Most industries in the country — from education and transportation to online retail and social discovery — are still in their infancy, according to the 2013 Philippines Startup Report by authors led by Ron Hose.
In other words, they are ripe for business opportunity.
Though the Philippine entrepreneurial ecosystem is still young, there are tried-and-tested methods that we can use to launch innovative, successful companies. One of them is the concept of a lean startup.
Throughout our talk, Morle spoke of the need for startups to get their minimum viable product (MVP) in front of customers as soon as they can. To combat the perfectionism that may get in the way of this, it’s good to use self-imposed constraints, such as trying to release the first version of a web app in one week.
Once in front of customers, dynamic tools, such as the lean canvas, can help entrepreneurs define the hypotheses that they will test. From there, entrepreneurs must run through the build > measure > learn cycle so they can incrementally arrive at the sharpest version of their business model.
Startup events can accelerate in accomplishing all of the above, Morle said, but it’s also important to not neglect the structure of the leadership itself. Co-founders should earn their equity over time, so as to encourage them to put in the long-term work needed to build a great company.
Here are snippets from our chat:
What is a lean startup?
PM: Lean startup is the art and science of learning what a business needs to become in the fastest, most efficient way. Lean is not the same as cheap or bootstrapped. It is the practical process for minimizing wasted effort and cost through bringing together the gut-instinct of the entrepreneur with a scientific method so that we can measure the impact of what we do as a team.
What are the biggest challenges that startups face in trying to run lean?
In lean, we need to get in front of real customers quickly so that we can start learning. Reid Hoffman says that if we are not embarrassed of the first version of our product, then we have released too late. Entrepreneurs struggle with actually doing this because they feel like they are releasing [garbage].
“Minimum viable product” in lean does not mean release something tatty and ill-considered. It means thinking about which features really matter and only releasing those. These should feel good to use, but may be lacking in automation, requiring the entrepreneur to do a lot of work at the back to make the magic happen.
For Trueproperty.ph, we made gorgeous pages for just 4 properties so that we could focus on how the business can sell a home by showing lifestyle details as well as a number of bedrooms and bathrooms. To test the core hypothesis that our business can succeed by amplifying lifestyle, we did not need user registration and login, search or browse. We just needed great pages for each property that we could funnel users directly to.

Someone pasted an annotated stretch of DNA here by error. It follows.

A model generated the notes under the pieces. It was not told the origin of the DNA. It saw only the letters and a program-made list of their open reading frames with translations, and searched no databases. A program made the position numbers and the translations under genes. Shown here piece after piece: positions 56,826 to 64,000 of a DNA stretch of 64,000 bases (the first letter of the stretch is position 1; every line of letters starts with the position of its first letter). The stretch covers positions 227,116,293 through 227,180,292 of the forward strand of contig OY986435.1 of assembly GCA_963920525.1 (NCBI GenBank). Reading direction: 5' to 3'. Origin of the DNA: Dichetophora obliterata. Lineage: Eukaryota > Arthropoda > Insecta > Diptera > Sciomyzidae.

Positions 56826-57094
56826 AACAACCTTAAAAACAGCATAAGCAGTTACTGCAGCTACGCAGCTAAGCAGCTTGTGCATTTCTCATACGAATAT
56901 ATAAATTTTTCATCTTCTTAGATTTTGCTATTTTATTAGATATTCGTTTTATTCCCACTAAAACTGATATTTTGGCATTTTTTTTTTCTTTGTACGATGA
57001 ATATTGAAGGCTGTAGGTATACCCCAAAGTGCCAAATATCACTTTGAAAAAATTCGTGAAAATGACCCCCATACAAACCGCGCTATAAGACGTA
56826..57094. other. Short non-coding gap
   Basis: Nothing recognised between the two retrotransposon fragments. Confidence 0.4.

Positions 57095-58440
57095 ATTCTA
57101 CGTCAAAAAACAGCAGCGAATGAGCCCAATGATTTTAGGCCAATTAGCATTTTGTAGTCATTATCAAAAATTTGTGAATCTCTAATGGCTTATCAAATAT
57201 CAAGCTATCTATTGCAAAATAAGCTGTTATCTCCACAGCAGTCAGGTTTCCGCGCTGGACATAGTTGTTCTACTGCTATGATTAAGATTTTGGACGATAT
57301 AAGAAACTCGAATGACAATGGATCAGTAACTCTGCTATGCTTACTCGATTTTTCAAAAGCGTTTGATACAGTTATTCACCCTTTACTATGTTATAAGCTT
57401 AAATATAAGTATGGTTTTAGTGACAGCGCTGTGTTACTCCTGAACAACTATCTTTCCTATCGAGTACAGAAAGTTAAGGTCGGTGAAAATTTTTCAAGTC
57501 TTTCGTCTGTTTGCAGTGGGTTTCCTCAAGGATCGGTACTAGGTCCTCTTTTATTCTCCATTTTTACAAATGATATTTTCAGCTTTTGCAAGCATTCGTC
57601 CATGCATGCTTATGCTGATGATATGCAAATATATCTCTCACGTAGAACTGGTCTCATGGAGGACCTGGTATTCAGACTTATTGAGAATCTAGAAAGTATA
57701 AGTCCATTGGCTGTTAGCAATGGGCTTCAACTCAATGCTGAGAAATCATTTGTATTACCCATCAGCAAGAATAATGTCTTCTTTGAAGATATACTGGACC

How do you encourage startups to get in front of their customers as soon as they can?
At Pollenizer, we build and release the first version of a web application in one week. The time-constraint determines what is released. It stops people from over thinking. It gets them into the habit of testing customer reaction to real products as soon as they can.
The process and tools make this rule implicit. Until customers start interacting with the business, there is nothing to measure and nothing can be learned. The further we travel without an encounter with users, the deeper we travel into risky territory.
Once, we were talking with a Sydney-based entrepreneur about his new release. He mentioned that he had been working on it for 6 months and wasn’t quite ready to release. Our solution: send a tweet to our followers announcing the new product’s launch the following week with an invite to come and hear the founder talk about it. Cruel? We are still friends with the founder.
What tools do you advise entrepreneurs use to run lean?
We use a lean canvas as our primary tool for business planning. We use this to define the current hypothesis for a sustainable business in all its dimensions. I always say that the canvas is not just a list of properties, it is also a list of relationships between those properties. When one thing changes, it often has an effect on other areas of the canvas.
The canvas shows the relationship between problem, customer, unique value proposition, solution, marketing channels, revenue, costs, critical metrics and unfair advantage. A startup is still learning what it needs to become and changes frequently. The lean canvas is a one page business plan that allows this to be done.